Fortunately, I have worked for many companies that have trusted me and allowed access.
Of course, I have also received my fair share of Heismans from sales and management. Heck, by their blocking you would have thought I was requesting their first born for a ritual sacrifice or worse… their yearly bonus.
Today, in our social world there is absolutely no reason to refuse marketers access to customers. Unless, of course, said marketers are raving lunatics running around high on tactical crack because their sales team is demanding leads. Then yeah, they shouldn’t be allowed to chat it up with customers.
Customers do not silo their experiences with companies—they never have and never will.
When a customer gets a direct mail piece, they don’t think “Oh, wow. How nice of those direct marketers for sending us this little card with a discount code.” Nor do they think, “Hey thanks PPC manager! I appreciate that you put that Google ad squarely in my face when I was looking for new shoes.”
If marketers understand customers from that perspective, they will understand that any outreach, touch point, or interaction must represent the brand, not the silo.
From that regard, all interactions that marketers have with customers must be authentic and transparent in nature. Remember, you are the brand. For example, if your reason for interacting is to collect insights for a new product or service, be clear about it. Customers often appreciate being able to provide feedback if they think the company is willing to listen and implement their suggestions.
Learning From Our Friends In Customer Service
As we know, great customer service never goes out of style. Companies like Southwest Air, Best Buy, and Publix have made a business decision to put the customer in the center of their organization in order to serve them better.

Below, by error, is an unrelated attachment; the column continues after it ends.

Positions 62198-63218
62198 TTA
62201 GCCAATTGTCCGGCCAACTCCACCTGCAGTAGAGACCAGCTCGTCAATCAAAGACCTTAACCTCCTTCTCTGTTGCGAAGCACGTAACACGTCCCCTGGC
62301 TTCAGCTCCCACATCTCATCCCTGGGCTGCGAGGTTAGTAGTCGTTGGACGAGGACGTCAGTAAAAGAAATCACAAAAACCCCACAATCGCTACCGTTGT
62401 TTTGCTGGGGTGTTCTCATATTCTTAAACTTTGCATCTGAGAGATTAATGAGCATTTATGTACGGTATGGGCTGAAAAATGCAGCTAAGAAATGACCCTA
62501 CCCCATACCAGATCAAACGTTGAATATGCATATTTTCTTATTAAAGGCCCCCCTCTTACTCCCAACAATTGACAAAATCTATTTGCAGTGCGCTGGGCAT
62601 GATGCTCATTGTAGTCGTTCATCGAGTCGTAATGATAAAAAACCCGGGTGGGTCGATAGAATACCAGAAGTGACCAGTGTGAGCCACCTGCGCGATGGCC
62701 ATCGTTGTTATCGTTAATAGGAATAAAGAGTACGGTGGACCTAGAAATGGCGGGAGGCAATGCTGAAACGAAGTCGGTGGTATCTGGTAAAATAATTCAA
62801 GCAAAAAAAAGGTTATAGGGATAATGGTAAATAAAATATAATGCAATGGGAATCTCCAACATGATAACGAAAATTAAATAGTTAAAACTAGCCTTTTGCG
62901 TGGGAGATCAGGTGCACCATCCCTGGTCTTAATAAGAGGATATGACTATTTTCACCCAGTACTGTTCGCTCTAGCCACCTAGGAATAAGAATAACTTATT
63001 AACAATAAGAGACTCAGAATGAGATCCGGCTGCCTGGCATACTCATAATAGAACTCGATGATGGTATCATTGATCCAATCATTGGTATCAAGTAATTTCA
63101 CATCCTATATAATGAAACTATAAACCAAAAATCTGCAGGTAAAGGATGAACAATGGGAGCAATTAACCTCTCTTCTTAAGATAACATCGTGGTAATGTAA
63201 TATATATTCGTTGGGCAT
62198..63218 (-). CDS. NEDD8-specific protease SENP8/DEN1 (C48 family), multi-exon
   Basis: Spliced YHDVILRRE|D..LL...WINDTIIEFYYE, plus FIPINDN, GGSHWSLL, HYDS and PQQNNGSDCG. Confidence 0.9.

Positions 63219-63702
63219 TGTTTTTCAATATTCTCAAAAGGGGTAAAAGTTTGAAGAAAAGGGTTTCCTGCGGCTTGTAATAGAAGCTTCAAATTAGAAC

Marketers need to make a concerted effort do the same thing. Servicing the customer isn’t just smart after the sale, but long before one.
- How can we make it easier for our customers to do business with us?
- Instant chat lines set up to answer customers concerns
- Have a profile and complete record of each customer
- Focus groups/Brainstorming sessions with customers
- Be accessible to customers
- How do we meet and exceed expectations?
- Customer advisory board
- Anticipate problems and solve them before the customer complains
- Determine customer expectations
- Set guidelines for being more reliable, responsive and credible
- Listen to them
- Ask the right questions to find real problems and concerns
- Open communication
- Say “NO” less often
- More recognition for both internal and external customers
- Showing the flag – get in front of the customer more often – visit
Where does your customer service IQ fall? Would you have selected these items for marketing? What other customer service best and effective practices should marketers implement?
[Image source: Savage Chickens]